Government security forces, including the army, police, and National Guard, are visibly present throughout Tunisia.  Under the state of emergency, the Ministry of Interior is granted broad powers and may ban rallies and demonstrations.  The Minister of Interior, as well as local governors, have the prerogative to put any individual under house arrest, if considered a threat to national and public security; and to search houses and conduct other activities without requiring prior judicial authorization.  Security personnel, including plain clothes officials, may at times place foreign visitors under surveillance.  It is against Tunisian law to photograph government offices and other security facilities.  Suspicious incidents or problems should be reported immediately to Tunisian authorities and the U.S. Embassy.  Travelers should remain alert to local security developments and heed directions given by uniformed security officials.  U.S. citizens are urged to always carry a copy of their passport as proof of nationality and identity and, if moving about alone, a cell phone or other means of communication that works in Tunisia.

The U.S. government considers the potential threat to U.S. Embassy personnel assigned abroad sufficiently serious to require them to live and work under security restrictions which vary by country of assignment. Embassy Tunis travel regulations require advance notification to Embassy security officials of travel outside greater Tunis.   These measures occasionally prevent the movement of U.S. Embassy officials and the provision of consular services in certain areas of the country.

Unless otherwise indicated in a public announcement, the U.S. Embassy is open for all routine American Citizens Services by appointment.  U.S. citizens needing emergency assistance do not need an appointment.  The Embassy will notify U.S. citizens as quickly as possible of any closing and the types of emergency consular services that will be available.  Visit the Embassy website to check the latest changes to Embassy hours or services. 

For further information:

  • See the State Department's travel website for the Worldwide Caution, Travel Warnings, Travel Alerts, and Country Specific Information for Tunisia.
  • Enroll in the Smart Traveler Enrollment Program (STEP) to receive security messages and make it easier to locate you in an emergency. 
  • Contact the U.S. Embassy in Tunisia located at North East Zone Berges du Lac, North of Tunis 2045 La Goulette, at +216 71 107 000, 8:00 a.m. until 5:00 p.m. Monday through Friday.  After-hours emergency number for U.S. citizens is +216 71 107 000.
  • Call 1-888-407-4747 toll-free in the United States and Canada, or 1-202-501-4444 from other countries, from 8:00 a.m. to 8:00 p.m. Eastern Standard Time, Monday through Friday (except U.S. federal holidays).
  • Follow us on Twitter and Facebook.

Government at Work - Archives

Now over 1,000,000 Items to Search on Communications and More Added

10/07/2015: Library of Congress

This has been a great year as we continue our push to develop and refine  There were email alerts added in February, treaties and better default text in March, the Federalist Papers and more browse options in May, and accessibility and user requested features in July.  With this October update, Senate Executive Communications from […]

Now over 1,000,000 Items to Search on Communications and More Added

10/07/2015: Library of Congress

This has been a great year as we continue our push to develop and refine  There were email alerts added in February, treaties and better default text in March, the Federalist Papers and more browse options in May, and accessibility and user requested features in July.  With this October update, Senate Executive Communications from […]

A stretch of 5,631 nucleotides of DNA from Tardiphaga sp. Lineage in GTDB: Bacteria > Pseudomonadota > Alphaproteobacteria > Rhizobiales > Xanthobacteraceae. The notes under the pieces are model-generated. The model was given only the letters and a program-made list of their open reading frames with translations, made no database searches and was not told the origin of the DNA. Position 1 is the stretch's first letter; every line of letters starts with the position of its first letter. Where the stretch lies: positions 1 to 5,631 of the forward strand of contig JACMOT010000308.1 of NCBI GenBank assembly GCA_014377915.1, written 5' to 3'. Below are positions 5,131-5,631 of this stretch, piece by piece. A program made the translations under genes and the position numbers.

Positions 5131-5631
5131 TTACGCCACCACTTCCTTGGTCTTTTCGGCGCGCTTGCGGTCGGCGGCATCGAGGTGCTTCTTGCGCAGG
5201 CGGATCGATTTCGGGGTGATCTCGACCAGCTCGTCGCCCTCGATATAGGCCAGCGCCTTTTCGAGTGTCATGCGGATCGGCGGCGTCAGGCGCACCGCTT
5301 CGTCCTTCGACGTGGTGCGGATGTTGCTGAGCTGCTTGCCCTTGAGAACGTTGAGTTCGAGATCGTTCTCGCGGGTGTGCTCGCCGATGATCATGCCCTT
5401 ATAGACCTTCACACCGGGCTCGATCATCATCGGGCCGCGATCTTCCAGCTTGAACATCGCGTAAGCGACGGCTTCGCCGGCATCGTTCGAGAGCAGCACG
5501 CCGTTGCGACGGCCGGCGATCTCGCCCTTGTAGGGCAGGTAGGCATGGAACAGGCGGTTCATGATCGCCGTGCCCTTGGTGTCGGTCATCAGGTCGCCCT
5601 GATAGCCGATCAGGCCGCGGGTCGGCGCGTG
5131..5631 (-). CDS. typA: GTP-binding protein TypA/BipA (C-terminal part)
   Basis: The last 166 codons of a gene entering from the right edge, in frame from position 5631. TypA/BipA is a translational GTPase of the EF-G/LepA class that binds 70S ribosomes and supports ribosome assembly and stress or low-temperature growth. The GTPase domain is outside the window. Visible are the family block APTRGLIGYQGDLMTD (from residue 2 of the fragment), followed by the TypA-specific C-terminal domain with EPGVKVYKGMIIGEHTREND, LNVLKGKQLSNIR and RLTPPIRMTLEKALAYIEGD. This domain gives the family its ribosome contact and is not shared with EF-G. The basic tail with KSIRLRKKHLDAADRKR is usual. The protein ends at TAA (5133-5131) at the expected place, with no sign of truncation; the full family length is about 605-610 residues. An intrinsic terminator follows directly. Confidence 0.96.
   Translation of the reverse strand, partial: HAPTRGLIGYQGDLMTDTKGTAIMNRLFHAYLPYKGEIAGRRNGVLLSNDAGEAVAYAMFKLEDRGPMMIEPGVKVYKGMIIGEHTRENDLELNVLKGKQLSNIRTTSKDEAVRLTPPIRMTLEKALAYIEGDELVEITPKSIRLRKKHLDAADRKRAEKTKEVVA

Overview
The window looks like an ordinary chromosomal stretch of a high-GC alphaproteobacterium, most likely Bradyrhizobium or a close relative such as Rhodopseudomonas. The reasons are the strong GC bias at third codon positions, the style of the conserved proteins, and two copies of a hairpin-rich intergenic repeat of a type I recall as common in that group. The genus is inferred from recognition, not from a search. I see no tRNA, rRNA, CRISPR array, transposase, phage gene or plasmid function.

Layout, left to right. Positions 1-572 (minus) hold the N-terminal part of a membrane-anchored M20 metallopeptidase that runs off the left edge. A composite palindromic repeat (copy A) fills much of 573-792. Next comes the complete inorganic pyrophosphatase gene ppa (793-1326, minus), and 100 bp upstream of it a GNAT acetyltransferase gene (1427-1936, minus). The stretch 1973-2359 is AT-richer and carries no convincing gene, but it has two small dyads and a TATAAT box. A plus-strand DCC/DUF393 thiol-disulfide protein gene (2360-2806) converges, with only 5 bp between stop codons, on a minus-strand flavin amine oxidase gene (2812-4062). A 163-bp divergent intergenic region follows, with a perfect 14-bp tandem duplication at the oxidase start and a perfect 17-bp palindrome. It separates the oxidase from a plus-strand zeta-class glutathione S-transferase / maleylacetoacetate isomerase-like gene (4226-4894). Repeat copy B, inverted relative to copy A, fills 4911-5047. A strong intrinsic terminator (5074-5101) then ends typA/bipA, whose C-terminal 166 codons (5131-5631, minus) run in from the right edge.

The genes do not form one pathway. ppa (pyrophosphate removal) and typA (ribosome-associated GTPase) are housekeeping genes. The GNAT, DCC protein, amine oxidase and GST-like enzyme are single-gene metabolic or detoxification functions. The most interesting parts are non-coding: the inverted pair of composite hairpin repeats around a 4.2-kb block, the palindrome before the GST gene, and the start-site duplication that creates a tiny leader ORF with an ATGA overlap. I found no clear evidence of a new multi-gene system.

Government at Work - Issues

USAID Salutes Nobel Laureates Whose Discoveries Help Fight Malaria, River Blindness, and Elephantiasis

10/07/2015: State Department Blog

This year’s Nobel laureates in medicine developed therapies that revolutionized the treatment of some of the most devastating diseases caused by parasites.

Climate, Environment, and Conservation: On the Release of the Organization for Economic Cooperation and Development/Climate Policy Initiative Report on Climate Finance

10/07/2015: Climate, Environment, and Conservation

On the Release of the Organization for Economic Cooperation and Development/Climate Policy Initiative Report on Climate Finance

Press Statement
John Kerry
Secretary of State
Washington, DC
October 7, 2015

In 2009, developed countries committed to mobilize financial flows to mitigate climate change and protect the world’s poorest and most vulnerable communities from its worst impacts. Today’s report from the OECD and CPI shows developed countries are well on our way to meeting the goal we set to jointly mobilize $100 billion a year by 2020 from a wide variety of sources, both public and private.

This independent report shows that in 2014, six years before the deadline outlined in our goal, climate finance from developed to developing countries reached $62 billion. This significant progress toward the $100 billion goal will help build confidence that climate finance is flowing and continues to increase.

The scale of the climate change challenge demands an effective global partnership that leverages resources from all available channels – public and private, bilateral and multilateral – to assist those most in need. The United States has consistently been a leader in efforts to mobilize climate finance for poor and vulnerable countries, including through our pledge of $3 billion to the Green Climate Fund in November 2014, and providing almost $2.7 billion in public bilateral climate finance in 2014.

While we are making good progress, continued collaboration on climate finance will be absolutely critical. The report indicates encouraging progress, but we have considerable work ahead. As the World Bank and International Monetary Fund gather for their annual meetings in Lima, Peru this week, the United States looks to the multilateral development banks to set ambitious targets for scaling up mitigation and adaptation finance. These multilateral institutions have played—and will continue to play—a major role in helping countries meet the challenges of climate change.

Entercom Required to Divest Three Denver Radio Stations as Part of Lincoln Acquisition

07/15/2015: Department of Justice Antitrust

Entercom Communications Corp. (Entercom) will be required to divest three radio stations in Denver, in order to proceed with its acquisition of Lincoln Financial Media Company (Lincoln).